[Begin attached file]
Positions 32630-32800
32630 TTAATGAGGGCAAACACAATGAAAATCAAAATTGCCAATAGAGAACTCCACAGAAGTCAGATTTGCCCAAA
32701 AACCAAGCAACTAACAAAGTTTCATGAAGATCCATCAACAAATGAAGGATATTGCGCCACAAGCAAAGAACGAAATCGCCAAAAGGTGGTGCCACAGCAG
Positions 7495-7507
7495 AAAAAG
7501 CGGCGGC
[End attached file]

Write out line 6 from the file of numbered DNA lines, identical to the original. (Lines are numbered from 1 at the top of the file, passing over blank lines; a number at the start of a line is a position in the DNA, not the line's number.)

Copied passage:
7501 CGGCGGC